To our knowledge this is the first study carried out in a tertiary eye care centre in North East India to study variations in IOP measurements using Goldmann Applanation Tonometer and ICare Rebound Tonometer in patients with refractive errors. The impact of CCT on measurement of IOP by these two instruments has also been evaluated.

Nomura H et al found a significant relationship between IOP and refractive error (positive association between IOP and increasing degrees of myopia).13 Avitable T et al also found a significant correlation between the refraction and the RT-GAT difference in myopic eyes (linear regression p<0.001).1 However, Ruiz- Alcocer A. et al and Kim KN et al in their studies have found that there was no correlation between refractive error and IOP.7,9 Cagatay HH et also found a good level of agreement between RT and GAT in high myopic patients.8

The results in our study show that higher IOP values were detected by RT in high myopic (p=0.002) and low myopic (p=0.004) eyes as compared to emmetropia and hypermetropia, which is similar to findings reported by Avitable et al and Nomura et al.

When considering the effect of CCT on IOP measurements by RT and GAT, our study show overestimation of IOP by RT as compared to GAT in thicker cornea especially in hypermetropia (p=0.225) and emmetropia (p=0.001). Although the overestimation in hypermetropia is not statistically significant, this could be because of a small sample size. The results demonstrate that there is a higher degree of positive relationship between CCT and RT and GAT IOP measurements as we move from high myopia patients to hypermetropia patients. This overestimation by RT is also similarly seen in other studies by Brusini et al, Martinez-de-la-Casa et al, Pootschi et al, Pakrou et al, whereas this has not been reported by others.5,10,12,14,15,16,7,1

Interestingly, in our study we found that most participants prefer the GAT to the RT for measurement of IOP which is in contrary to reports by Pakrou et al where they reported RT to be more comfortable.14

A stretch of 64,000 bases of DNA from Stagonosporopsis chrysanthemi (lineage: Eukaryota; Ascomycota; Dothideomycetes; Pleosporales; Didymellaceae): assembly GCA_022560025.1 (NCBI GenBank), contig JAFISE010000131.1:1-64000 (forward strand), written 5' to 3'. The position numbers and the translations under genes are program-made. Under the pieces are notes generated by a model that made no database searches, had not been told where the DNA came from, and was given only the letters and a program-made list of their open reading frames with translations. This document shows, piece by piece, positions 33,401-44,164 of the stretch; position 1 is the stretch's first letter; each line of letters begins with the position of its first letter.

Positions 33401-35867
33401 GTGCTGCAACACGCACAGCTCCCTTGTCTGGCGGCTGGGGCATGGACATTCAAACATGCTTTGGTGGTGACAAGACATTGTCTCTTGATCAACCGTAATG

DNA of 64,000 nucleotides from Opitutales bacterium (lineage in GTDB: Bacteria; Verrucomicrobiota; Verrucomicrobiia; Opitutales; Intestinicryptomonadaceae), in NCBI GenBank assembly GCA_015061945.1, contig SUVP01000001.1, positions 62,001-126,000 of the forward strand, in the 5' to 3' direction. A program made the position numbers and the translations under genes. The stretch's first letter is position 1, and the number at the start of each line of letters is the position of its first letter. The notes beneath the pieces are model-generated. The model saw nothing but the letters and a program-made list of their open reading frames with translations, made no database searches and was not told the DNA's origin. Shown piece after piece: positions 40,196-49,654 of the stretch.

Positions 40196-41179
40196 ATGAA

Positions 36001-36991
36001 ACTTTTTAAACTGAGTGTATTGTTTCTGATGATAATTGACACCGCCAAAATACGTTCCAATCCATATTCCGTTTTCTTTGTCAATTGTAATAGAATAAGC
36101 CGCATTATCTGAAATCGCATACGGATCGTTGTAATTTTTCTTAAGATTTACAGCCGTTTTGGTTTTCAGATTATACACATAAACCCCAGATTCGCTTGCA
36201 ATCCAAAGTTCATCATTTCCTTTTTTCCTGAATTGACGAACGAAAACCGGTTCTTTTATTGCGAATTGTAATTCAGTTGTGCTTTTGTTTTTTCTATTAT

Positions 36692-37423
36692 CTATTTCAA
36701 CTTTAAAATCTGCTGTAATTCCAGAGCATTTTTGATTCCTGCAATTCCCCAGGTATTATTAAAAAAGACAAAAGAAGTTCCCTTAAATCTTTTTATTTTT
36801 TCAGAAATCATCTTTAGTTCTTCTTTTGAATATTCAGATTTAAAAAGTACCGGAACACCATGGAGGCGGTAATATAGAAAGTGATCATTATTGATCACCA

However, one of the few limitations of our study is small sample size of refractive errors. It may be noted here that the study concentrates itself only on the comparison of RT and GAT in measurement of IOP with different refractive errors and there may be other possible factors influencing the variations in these measures which is beyond the scope of the present study.

Conclusion

IOP readings by ICare RT are overestimated in myopia. The RT showed more positive relationship with CCT on IOP measurement than GAT. Therefore, in hypermetropia and emmetropia the CCT may be more likely to result in greater errors when using RT. GAT is therefore still the gold standard for IOP measurement. However, the study does not rule out ICare RT as a useful alternative screening tool in peripheral care centres. The advantage being easy portability, non-requirement of topical anaesthetic and use of disposable probes which obviates the need to sterilise before each use and reduces the chances of cross infection.

Acknowledgement

The authors wish to thank Lorna Bang for her help in editing

Conflict of Interest

None.

Financial Disclosures

None.

References